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Publish Date: 21 April 2022
The South African government has declared a national state of emergency to deal with the impact of heavy rainfall and flooding in the province of KwaZulu-Natal last week. On 11 and 12 April, between 200 and 400 mm of rain fell in a 24 hour period. The disaster underlines once again the increasing hazards posed by intense rainfall in a changing climate and the need for impact-based early warnings which reach everyone.
Publish Date: 12 April 2022
Climate change made extreme rainfall heavier and more damaging during five back-to-back storms in January and February in Madagascar, Malawi and Mozambique, according to rapid attribution analysis by an international team of leading climate scientists. More than a million people were affected, with 230 reported deaths.
Publish Date: 28 March 2022
The newly published WMO Bulletin complements the theme of World Meteorological Day “Early Warning and Early Action Hydrometeorological and Climate Information for Disaster Risk Reduction” and informs discussion ahead of this May’s Global Platform for Disaster Risk Reduction in Bali, Indonesia.
Publish Date: 23 March 2022
Within the next five years, everyone on Earth should be protected by early warning systems against increasingly extreme weather and climate change, according to an ambitious new United Nations target announced today.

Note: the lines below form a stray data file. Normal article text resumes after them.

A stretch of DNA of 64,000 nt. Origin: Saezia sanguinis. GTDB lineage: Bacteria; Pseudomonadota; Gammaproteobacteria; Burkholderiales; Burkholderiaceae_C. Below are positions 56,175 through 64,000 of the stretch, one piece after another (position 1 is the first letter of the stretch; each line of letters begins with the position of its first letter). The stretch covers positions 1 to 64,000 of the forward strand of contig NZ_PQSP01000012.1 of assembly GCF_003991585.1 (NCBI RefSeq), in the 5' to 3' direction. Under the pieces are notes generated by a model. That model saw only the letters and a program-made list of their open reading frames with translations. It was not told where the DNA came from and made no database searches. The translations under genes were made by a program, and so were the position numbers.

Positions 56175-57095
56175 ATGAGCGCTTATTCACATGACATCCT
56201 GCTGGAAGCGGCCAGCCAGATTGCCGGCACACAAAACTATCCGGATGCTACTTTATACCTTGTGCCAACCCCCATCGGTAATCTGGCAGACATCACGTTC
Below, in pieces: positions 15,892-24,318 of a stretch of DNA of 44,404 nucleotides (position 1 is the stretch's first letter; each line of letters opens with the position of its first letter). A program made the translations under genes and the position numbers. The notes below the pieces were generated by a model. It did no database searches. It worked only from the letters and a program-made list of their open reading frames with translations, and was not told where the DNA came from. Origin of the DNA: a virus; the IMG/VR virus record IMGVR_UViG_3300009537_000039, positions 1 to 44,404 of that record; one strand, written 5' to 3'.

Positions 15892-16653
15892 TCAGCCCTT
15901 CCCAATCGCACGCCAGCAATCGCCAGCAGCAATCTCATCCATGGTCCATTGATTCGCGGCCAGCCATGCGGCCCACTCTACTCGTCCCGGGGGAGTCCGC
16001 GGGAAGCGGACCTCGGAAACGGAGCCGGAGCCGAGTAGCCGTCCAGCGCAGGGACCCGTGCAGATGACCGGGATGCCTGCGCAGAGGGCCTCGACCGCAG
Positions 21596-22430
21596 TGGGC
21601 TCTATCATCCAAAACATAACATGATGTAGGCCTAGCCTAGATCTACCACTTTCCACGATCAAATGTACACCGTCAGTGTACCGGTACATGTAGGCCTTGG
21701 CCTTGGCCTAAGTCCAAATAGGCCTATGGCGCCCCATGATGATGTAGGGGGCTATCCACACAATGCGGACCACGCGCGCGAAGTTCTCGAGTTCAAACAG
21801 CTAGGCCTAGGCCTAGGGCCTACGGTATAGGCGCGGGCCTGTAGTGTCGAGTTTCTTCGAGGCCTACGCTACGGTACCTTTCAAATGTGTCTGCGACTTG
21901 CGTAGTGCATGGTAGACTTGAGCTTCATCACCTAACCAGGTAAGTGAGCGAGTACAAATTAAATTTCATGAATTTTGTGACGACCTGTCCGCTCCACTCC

Publish Date: 24 March 2022
The drive for universal coverage and protection by Early Warning services - one of the most effective forms of climate adaptation both in terms of saving lives and economic benefits...
Publish Date: 22 March 2022
Weather, climate and water extremes are becoming more frequent and intense as a result of climate change. Yet one in three people are still not adequately covered by early warning systems. And, all too often, the warnings do not reach those who need them most. World Meteorological Day on 23 March 2022 therefore has the theme Early Warning and Early Action, and spotlights the vital importance of hydrometeorological and climate information for disaster risk reduction.
Publish Date: 16 March 2022
Every year, there are on average 84 named tropical cyclones. Over the past 50 years, they have caused on average 43 deaths and US$ 78 million losses every day and have also been responsible for one third of both deaths and economic losses from weather-, climate- and water-related disasters, according to WMO statistics from 1970-2019.
Publish Date: 28 February 2022
Human-induced climate change is causing dangerous and widespread disruption in nature and affecting the lives of billions of people around the world, despite efforts to reduce the risks. People and ecosystems least able to cope are being hardest hit, said scientists in the latest Intergovernmental Panel on Climate Change (IPCC) report, released today.
Publish Date: 4 February 2022
Tropical cyclone Batsirai made landfall in Madagascar on 5 February, bringing devastating winds, rainfall and flooding to the Indian Ocean nation which is still struggling with the aftermath of a previous tropical storm, Ana. Initial reports indicated that at least ten people were killed. Accurate and timely early warnings and a coordinated response helped limit the number of casualties.